Notwithstanding this principle, the GC found that in any case the coordination of the JPY LIBOR panel submissions did have a direct effect on the levels of the “fixed” and “floating” portions or “legs” of the derivative contracts in question. For completeness, the GC also confirmed that the exchange of confidential information as regards the JPY LIBOR rate also amounted to an infringement “by object,” given the significance of such information on the rate levels themselves.
The judgment confirms the Commission’s broad ability to impose fines on third-partymarket players for their involvement in the most severe of cartel infringements. Professional firms should therefore take a precautionary approach to their conduct, even in markets in which they do not ordinarily operate, in order to comply with EU competition law and avoid falling foul of the Article 101(1) TFEU prohibition and being subject to subsequent fines.
The finding related to hybrid settlements, by contrast, may serve as a warning to the Commission on its approach in such cases. Whilst previous court appeals in this area reinforce the Commission’s discretion, particularly due to the lack of its obligation to adhere to the fine range indicated during settlement discussions as part of a later contested procedure, certain passages of the Icap judgment remind the Commission of its obligation to uphold procedural rights in settlement cases. The Commission is also made aware of the potential challenges to its objective impartiality when adopting settlement and contested decisions in hybrid cases a number of months apart.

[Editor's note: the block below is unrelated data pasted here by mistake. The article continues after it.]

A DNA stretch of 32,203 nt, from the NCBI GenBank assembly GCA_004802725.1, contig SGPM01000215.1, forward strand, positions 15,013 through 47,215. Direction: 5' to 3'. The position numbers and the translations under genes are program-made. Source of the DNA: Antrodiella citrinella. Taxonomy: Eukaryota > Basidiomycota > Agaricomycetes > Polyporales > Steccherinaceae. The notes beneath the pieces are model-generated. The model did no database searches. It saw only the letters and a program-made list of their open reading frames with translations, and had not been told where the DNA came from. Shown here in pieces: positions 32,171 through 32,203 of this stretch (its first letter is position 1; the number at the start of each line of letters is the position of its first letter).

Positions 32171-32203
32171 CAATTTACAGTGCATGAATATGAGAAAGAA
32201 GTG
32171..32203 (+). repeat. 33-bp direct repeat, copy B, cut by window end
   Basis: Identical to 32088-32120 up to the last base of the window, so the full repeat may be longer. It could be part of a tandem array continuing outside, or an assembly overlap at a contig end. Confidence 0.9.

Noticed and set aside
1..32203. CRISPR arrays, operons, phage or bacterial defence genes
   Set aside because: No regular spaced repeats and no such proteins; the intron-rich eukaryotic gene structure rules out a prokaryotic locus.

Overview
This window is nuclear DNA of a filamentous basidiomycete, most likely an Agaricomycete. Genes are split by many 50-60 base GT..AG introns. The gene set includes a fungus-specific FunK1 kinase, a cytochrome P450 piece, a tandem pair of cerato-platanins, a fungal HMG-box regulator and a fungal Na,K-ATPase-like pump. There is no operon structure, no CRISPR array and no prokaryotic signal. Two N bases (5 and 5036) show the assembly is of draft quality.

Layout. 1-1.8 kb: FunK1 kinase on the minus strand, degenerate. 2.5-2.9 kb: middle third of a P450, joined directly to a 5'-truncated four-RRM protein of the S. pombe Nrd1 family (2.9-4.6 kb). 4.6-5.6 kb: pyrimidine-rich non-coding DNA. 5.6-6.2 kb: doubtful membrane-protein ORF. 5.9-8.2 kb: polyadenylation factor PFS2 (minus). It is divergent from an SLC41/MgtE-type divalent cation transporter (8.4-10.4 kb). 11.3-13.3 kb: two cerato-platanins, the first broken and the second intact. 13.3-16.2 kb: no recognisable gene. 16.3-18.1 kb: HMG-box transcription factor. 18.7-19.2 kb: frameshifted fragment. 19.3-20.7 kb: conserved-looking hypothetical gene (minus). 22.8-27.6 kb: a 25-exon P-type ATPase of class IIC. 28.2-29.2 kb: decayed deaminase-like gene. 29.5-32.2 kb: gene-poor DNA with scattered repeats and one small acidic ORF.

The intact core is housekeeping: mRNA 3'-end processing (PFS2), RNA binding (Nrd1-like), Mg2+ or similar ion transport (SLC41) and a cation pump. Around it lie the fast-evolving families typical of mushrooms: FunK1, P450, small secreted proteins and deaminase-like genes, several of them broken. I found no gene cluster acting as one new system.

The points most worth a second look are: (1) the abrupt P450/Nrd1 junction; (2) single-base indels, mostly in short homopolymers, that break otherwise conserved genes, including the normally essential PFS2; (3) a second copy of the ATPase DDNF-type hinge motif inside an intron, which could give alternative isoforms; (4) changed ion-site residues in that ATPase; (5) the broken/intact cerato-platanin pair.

The scope of these findings may be regarded as somewhat limited; although the GC held that the settlement decision infringed Icap’s presumption of innocence, Icap’s withdrawal from the settlement procedure meant that: (1) it was not an addressee of such decision and was administratively unable to request its annulment; and (2) the GC was unable to annul the contested decision due to its adoption under a different administrative procedure. Icap was therefore denied a positive outcome, despite the GC’s finding of a procedural breach on the Commission’s part.
Nonetheless, the GC’s criticisms in Icap may exert pressure on the Commission to revisit the method in which it operates hybrid settlements in order to avoid any potential breach of the parties’ procedural rights, including the pressure to adopt contested and settlement decisions in parallel. However, given the Commission’s single instance of adopting such decisions on the same date in Animal Feed Phosphates, it may choose to continue to adopt these decisions at different times and benefit from previous descriptions of infringements by settling parties when later finding liability against non-settling parties. In any event, the GC’s view on this issue is likely to be confirmed further in pending court appeals of non-settling parties in hybrid cases; Scania in Trucks, HSBC, JPMorgan Chase and Credit Agricole in Euro Interest Rate Derivatives and Pometon in Steel Abrasives.
Finally, the GC’s discussion of recent “by object” case law serves as a reminder of some of the continued broad aspects of the concept. Companies should remain aware that although Cartes Bancaires clearly obliges the Commission to undergo a detailed analysis of the legal and economic context before concluding certain conduct constitutes a “by object” infringement, this does not preclude the Commission from reaching such a conclusion where there is no direct impact on prices or an actual anti-competitive effect in the relevant market.